Disposable music reviews

Originally published in ‘zine issue #7, 1993

Anacrusis Screams and Whispers
(Metal Blade Records)
These guys have a sound a bit stranger than most. Lots of tempo changes and breaks make an interesting listen. They sound real progressive. The guitars crunch some of the time, too. The vocalist is all over the place. Definitely worth picking up.
(by Vaughn Currier) ■

Kid Rock The Polyfuze Method
How can I express how utterly awful this is? No one should be subjected to this Vanilla Ice wannabe. When a white kid from suburbia throws out his Bon Jovi records in favor of Ice Cube, it’s not pretty.
(by R. Mason) ■

Samael Blood Ritual
(Century Media Records)
Black metal is making a comeback. These guys have been listening to old Venom, Bathory, and probably Celtic Frost. This a really good album with Satanic references that actually seem genuine. Samael may be the best black metal band today.
(by R. Mason) ■

Soulstorm Darkness Visible
(Metal Blade Records)
With unrelenting and powerful rhythms from start to finish, these guys are a nice cross between real tame but strong death metal and your more guitar-oriented industrial styles. They lyrics are dreary as hell, as is the sound. I highly recommend this.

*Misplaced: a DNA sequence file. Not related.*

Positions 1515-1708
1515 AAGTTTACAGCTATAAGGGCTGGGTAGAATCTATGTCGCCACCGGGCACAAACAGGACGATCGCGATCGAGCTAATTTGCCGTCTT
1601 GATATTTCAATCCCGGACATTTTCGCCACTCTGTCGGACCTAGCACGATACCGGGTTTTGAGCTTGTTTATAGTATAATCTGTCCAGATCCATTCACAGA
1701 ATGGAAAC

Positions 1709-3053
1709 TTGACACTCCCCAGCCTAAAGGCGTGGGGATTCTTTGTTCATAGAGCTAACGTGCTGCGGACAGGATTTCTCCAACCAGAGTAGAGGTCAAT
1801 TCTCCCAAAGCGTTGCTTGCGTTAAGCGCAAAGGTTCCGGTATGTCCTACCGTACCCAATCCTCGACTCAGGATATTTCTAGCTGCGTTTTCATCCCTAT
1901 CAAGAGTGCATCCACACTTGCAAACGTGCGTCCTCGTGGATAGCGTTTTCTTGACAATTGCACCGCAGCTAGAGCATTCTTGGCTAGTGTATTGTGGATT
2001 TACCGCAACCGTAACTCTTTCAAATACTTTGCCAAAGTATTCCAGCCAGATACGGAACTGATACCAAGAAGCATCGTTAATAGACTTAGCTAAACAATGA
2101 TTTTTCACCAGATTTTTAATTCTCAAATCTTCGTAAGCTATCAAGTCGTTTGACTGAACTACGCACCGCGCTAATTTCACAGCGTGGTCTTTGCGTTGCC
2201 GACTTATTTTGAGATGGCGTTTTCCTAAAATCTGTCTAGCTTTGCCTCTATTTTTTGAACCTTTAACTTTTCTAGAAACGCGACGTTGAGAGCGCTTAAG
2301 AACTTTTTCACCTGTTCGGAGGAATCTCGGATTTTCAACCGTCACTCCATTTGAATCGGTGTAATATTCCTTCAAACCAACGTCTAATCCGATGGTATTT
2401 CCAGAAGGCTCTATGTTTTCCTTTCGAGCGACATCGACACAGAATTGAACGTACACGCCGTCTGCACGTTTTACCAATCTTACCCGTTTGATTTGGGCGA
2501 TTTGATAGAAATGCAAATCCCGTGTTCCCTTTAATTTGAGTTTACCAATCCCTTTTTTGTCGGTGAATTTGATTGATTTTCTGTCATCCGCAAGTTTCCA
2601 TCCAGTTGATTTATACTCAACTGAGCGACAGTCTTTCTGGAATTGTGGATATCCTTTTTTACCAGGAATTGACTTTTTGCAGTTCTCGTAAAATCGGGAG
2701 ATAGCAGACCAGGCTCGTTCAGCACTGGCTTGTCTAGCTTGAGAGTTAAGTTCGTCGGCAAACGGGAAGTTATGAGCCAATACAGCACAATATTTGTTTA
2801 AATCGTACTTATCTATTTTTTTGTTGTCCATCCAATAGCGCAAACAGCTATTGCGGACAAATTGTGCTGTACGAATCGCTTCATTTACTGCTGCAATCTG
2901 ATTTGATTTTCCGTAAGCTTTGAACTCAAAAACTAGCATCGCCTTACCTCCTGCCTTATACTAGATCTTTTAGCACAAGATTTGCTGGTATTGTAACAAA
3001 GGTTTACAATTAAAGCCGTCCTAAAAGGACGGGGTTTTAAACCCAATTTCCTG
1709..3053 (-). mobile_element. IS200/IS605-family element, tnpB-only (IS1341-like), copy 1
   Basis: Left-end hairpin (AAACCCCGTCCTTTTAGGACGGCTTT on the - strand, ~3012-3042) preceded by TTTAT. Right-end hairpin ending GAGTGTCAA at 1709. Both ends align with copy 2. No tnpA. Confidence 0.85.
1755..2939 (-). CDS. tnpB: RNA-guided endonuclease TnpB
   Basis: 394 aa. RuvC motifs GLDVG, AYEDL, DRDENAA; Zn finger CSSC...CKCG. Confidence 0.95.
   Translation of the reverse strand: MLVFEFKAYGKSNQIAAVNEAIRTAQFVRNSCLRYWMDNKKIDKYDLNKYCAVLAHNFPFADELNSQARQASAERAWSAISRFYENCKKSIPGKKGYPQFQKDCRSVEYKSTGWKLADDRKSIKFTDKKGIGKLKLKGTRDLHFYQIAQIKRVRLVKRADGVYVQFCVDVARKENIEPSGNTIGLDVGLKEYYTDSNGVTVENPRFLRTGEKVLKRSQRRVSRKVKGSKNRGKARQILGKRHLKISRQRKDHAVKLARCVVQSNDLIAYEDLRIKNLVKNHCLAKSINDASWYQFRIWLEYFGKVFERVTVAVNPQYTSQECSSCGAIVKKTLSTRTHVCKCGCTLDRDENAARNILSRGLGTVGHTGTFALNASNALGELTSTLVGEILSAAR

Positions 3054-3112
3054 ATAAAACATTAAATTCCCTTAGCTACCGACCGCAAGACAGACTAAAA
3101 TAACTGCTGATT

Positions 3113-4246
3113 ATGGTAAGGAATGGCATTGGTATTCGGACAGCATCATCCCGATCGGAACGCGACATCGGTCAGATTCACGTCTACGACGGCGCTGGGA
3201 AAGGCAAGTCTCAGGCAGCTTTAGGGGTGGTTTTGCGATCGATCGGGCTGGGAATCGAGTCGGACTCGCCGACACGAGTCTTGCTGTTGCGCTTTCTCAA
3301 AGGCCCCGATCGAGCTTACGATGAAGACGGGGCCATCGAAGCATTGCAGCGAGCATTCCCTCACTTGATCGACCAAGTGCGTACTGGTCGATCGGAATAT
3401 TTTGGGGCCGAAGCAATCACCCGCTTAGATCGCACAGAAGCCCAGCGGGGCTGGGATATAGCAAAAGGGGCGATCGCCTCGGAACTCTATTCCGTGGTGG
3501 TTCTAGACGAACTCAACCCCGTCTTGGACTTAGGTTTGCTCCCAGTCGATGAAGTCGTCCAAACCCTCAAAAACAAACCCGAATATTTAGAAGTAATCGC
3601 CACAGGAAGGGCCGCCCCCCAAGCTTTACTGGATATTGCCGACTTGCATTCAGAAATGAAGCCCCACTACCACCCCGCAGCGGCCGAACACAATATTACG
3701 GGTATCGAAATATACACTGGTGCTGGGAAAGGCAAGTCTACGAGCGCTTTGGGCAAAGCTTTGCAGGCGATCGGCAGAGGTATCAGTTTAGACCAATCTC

(by Vaughn Currier) ■

Sick Of It All, Biohazard, and Sheer Terror
9:30 Club, Washington, D.C.
by Vaughn Currier

Well, I walk in the door, and, lo and behold, Sheer Terror’s been added to the bill. The Blackout! Records band started the show off and got a really good sound. It was punchy with the bass drums a-rollin’ and a great bass guitar sound to boot. The singer issued a challenge to a fist fight with any Riot Grrrl in the club.

Next was Roadrunner’s Biohazard and, granted that I disagree with its politics in regards to eating animals, it did have some hip things to say about racism. The band was quite good and wound up devoting a good portion of the set to its older stuff. The place was really moving for Biohazard.

Sick Of It All had replaced Rich once again on bass, but this time with Craig of the now-defunct Agnostic Front. Nearing the end of the set, he broke the low bass string and had to finish things by playing an octave up. SOIA was incredible. Lou talked about recent events where that kid, wearing an SOIA shirt, went on a homicidal rampage and the press linked the kid’s actions to SOIA’s music. Lou sarcastically asked the crowd in which song it was that he told people to go out and kill people. We all had a good laugh.

It was a really intense show, and all the people made the club nicely humid and stuffy. ■


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